FAYETTEVILLE — There was a good chance for some fireworks leading up to Saturday’s Arkansas-Auburn game because of the tension between first-year coaches Bret Bielema and Gus Malzahn.
Bielema didn’t waste any time igniting them Monday.
The first-year coach said the Razorbacks informed the Southeastern Conference about a discrepancy between television footage of Auburn’s win at Florida Atlantic and the video sent by the Tigers. Bielema said the discrepancy came with what he described as a “swinging gate” formation, which Auburn uses on extra points.
“There are just some clips that haven’t - shall we say - the TV copy doesn’t match the film copy,” Bielema said. “And it’s something we have kind of been aware of now for the last week and half in getting our preparation. So we can use other film and stuff like that to make sure we are getting the full picture.”
Bielema brought up the video issue without being prompted Saturday, saying he believed it would “get a little bit blown out of proportion.” He saw the formation while watching the game on television, but it was not part of the video sent by the Tigers as part of the SEC’s rules concerning video exchange between teams.
“So if I hadn’t watched the TV copy, or if our guys hadn’t had the time to go back and review, we would have never known that to happen,” Bielema said.
An SEC spokesperson said the conference was aware of Bielema’s complaint Monday, but “consistent with other discussions between coaches and league office personnel, we won’t comment on the situation.”
Bielema did and may have violated an SEC rule. SEC bylaws indicate if any team believes a video exchange violation has occurred “it should be reported immediately to the SEC supervisor of officials and not be discussed in the media.”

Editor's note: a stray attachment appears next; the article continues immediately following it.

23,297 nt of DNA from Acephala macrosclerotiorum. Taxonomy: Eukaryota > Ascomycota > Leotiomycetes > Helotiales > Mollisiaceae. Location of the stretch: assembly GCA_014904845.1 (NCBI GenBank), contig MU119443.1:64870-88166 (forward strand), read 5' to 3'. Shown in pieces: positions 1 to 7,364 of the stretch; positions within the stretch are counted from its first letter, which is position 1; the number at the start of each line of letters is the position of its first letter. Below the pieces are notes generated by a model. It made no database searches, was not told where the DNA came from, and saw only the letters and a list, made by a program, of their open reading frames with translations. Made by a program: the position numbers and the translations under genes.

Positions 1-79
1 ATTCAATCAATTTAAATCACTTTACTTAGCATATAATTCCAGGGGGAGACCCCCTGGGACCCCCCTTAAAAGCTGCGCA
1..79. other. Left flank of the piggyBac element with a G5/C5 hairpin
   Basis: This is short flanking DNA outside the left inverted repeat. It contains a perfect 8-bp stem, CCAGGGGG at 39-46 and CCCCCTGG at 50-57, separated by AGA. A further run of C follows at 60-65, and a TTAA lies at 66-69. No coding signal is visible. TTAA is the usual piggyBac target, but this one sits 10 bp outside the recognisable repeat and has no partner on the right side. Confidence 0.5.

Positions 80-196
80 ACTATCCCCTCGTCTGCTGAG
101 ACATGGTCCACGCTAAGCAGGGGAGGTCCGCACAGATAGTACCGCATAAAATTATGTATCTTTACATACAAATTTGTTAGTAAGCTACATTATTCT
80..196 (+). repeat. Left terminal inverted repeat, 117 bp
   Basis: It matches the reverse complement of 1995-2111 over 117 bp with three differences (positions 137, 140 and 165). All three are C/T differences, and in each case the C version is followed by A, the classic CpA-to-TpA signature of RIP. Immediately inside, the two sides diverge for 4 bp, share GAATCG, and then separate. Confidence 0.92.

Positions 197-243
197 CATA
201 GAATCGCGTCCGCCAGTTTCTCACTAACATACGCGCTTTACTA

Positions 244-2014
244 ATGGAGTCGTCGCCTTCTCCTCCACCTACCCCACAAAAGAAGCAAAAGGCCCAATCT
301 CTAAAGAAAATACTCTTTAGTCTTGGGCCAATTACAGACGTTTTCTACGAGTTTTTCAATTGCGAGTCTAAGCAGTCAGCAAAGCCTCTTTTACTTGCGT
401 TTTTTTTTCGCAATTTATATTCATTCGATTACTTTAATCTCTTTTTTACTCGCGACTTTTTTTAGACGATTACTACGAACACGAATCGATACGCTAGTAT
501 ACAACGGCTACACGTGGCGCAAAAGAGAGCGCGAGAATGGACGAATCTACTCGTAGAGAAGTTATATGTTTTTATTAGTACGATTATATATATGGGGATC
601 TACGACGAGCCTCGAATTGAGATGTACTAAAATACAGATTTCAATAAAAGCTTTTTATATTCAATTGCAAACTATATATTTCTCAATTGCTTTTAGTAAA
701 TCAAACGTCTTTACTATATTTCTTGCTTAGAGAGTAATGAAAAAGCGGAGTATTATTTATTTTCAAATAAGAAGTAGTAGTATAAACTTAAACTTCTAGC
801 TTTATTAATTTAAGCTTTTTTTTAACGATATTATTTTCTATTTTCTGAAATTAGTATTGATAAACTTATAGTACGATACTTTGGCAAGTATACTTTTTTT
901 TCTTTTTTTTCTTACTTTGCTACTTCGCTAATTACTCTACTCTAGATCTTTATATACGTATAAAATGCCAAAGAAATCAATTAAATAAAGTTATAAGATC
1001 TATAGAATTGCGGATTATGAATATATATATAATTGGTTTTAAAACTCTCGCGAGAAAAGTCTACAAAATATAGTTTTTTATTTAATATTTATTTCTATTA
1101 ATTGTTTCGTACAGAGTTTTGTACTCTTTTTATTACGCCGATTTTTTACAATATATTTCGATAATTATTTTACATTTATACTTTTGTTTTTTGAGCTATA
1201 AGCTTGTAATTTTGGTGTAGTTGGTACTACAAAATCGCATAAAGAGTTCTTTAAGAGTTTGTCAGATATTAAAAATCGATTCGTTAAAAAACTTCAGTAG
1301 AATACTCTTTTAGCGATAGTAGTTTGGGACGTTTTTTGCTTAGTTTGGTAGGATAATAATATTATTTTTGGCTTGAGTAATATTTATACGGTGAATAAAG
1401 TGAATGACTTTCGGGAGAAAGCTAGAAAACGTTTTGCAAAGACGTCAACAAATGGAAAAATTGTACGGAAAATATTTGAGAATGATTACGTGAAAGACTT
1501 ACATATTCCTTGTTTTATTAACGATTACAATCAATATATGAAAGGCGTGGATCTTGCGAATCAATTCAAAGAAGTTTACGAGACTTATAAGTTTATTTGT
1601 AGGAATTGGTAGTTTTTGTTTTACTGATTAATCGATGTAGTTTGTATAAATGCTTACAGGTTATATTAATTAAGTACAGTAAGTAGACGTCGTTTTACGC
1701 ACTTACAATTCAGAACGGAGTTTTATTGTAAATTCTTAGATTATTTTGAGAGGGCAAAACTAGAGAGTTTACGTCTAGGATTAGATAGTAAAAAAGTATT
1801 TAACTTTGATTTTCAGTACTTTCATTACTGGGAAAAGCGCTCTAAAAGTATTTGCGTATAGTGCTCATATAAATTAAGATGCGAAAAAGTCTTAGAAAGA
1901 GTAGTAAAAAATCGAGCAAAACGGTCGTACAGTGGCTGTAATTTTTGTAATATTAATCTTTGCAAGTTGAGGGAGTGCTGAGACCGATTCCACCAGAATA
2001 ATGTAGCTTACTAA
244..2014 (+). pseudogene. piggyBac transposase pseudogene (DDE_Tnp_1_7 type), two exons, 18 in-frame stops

“I know Gus stands for everything that’s right and (has) great faith in doing things right,” Bielema said. “So I’m sure it’s just a glitch they’ll get to the bottom of.”
Bielema’s unprompted revelation simply adds another chapter to the public feud that goes back to SEC Media Days. The coaches’ philosophical differences were on display when they addressed the media during the three-day event.
Malzahn — when asked about comments that up-tempo offenses were creating player safety concerns — said his first thought was that the idea was a joke.
But Bielema, who has been vocal in his beliefs about player safety, fired back by saying he wasn’t being a “comedian.” Bielema also said during his stint at SEC Media Days that the Razorbacks would play “normal American football” under his watch.
Bielema — whose team has lost five straight and has not been outscored 104-7 in the past two games — hasn’t been shy about making Arkansas’ plans known.
He used his Twitter account to link to a story from Oct. 2010 that suggested spread offenses are to blame for bad offensive line play in the NFL. Bielema said it had nothing to do with Auburn and was a “recruiting-based thing.” Bielema did not mention prospects by name, but junior college offensive tackle Jermaine Eluemunor changed his verbal commitment from Arkansas to Texas A&M on Monday.
“If we were playing us this week, I would have tweeted it. It was more recruiting-driven,” Bielema said. “I can assure you that has nothing to do with Auburn.”
Malzahn’s offense isn’t the first hurry-up, no-huddle the Razorbacks have prepared for this season. Texas A&M beat Arkansas 45-33 to open SEC play and early-season opponents like Louisiana-Lafayette and Southern Miss have run up-tempo attacks.
But Bielema and Malzahn, who was inducted into the Arkansas High School Hall of Fame earlier this year, have clashed. Malzahn was not available for comment Monday and holds his weekly news conference today.
“You know I really don’t know Gus,” Bielema said when asked about their feud. “I mean, obviously, I know the history. I might have shaken his hand on two different occasions. Never had a conversation with him. I know everybody kind of plays that stuff up and now with the whole thing film, too, it’s going to get a little bit blown out of proportion, too. But we’ll let the league office handle that. So I think the biggest thing for us is just know it’s always about the players.”